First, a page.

Perhaps the most egregious violation of standards of decency was this from Howard Katz in the comments: “American Orthodoxy was unable to particapte [sic] in this transformational moment, still seeing in Obama ‘the shvartze’.”
Mr. Katz, this comment is so far out of line that I must step away from my careful, third-party references to those in a debate on any legitimate issue. You are both a smear-monger and a bigot. Far from calling for apologies for “ugly and racist anti-Obama propaganda” that never existed in the Orthodox community, you should be the one to apologize.
I do not mean to underplay racism in the Orthodox community; it surely exists, but the non-Orthodox hardly have reason to crow. [UPDATE: For an explanation of the distinction, please see my comment below.]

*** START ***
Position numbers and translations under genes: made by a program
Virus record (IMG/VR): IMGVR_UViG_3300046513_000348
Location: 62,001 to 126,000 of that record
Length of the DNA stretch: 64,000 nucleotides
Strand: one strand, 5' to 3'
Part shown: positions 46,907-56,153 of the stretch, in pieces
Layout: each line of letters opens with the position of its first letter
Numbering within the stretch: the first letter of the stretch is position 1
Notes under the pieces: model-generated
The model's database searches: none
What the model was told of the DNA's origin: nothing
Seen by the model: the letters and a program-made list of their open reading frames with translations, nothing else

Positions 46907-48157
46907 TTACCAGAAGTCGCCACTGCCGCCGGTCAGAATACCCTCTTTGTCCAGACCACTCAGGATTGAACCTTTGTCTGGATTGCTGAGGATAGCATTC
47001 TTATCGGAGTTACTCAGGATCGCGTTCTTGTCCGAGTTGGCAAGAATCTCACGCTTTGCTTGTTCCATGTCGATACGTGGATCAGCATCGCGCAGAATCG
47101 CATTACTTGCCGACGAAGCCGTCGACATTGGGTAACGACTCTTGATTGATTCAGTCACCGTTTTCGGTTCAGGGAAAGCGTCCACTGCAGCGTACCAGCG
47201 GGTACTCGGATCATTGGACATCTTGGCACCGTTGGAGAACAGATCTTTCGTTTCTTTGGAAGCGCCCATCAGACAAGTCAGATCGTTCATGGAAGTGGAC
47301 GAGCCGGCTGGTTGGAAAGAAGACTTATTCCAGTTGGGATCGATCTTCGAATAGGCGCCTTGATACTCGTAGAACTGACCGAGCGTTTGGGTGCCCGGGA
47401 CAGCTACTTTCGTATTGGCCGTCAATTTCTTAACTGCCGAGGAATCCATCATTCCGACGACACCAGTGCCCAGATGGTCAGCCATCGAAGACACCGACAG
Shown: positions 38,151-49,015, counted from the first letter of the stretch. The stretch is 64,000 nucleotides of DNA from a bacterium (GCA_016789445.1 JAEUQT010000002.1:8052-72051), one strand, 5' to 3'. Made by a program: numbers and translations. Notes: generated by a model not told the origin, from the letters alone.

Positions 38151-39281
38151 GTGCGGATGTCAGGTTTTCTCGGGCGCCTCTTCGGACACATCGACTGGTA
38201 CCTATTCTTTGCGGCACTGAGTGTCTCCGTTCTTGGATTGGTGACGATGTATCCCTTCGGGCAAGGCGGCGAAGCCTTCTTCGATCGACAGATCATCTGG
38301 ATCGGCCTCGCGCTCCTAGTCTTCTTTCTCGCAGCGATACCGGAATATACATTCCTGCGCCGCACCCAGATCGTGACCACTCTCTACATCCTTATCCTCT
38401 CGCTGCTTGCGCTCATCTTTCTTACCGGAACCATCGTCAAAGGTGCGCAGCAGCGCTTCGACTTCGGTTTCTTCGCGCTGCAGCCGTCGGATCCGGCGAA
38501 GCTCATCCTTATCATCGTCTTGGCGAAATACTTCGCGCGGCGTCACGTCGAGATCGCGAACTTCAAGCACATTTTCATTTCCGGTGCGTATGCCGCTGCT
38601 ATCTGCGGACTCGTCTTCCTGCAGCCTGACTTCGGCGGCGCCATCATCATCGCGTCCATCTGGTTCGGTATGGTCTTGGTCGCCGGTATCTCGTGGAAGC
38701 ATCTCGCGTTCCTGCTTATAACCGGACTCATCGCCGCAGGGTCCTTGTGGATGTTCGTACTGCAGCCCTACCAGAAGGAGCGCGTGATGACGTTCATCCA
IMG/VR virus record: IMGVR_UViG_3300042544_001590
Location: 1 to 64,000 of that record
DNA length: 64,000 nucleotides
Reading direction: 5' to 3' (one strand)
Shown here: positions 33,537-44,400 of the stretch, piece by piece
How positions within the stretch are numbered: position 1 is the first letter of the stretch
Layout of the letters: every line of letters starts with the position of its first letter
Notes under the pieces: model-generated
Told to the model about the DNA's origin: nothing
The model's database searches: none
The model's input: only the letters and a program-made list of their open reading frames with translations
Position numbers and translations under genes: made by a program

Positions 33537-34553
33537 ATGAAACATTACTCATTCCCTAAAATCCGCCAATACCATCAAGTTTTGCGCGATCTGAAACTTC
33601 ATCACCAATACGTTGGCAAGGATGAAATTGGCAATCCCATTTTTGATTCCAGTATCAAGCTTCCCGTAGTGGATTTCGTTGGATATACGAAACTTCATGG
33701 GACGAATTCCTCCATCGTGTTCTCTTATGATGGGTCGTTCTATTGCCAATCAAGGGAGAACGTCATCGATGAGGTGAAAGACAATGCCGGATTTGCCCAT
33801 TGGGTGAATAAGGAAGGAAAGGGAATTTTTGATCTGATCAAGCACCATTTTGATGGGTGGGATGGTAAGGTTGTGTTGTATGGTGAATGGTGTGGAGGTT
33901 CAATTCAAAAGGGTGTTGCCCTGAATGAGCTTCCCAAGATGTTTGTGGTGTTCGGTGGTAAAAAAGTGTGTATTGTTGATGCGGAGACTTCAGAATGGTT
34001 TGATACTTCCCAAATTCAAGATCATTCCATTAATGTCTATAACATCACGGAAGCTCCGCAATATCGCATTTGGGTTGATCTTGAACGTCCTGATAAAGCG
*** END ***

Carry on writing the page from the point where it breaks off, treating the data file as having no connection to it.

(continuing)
When a potty-mouthed Jewish comedienne pointed to bigoted bubbies in Florida, did she only mean Orthodox ones? Of course not. Neither, of course, does anyone suspect it was an Orthodox Jew who concocted the myth that Obama was a closet Muslim — which gained such currency that Michael Bloomberg spoke out against it. And, for that matter, it is not Orthodox Jews who have fled to the suburbs as blacks started to buy neighboring houses — in my neighborhood, my neighbors are now almost exclusively either black or Orthodox.
Furthermore, racism is but one variety of bigotry. One Orthodox Rabbi silenced a supposedly “liberal” student by asking her: “ok, so you know your parents would be happy, tolerant and loving if you chose a black man to be your spouse. What if he were black-hatted?”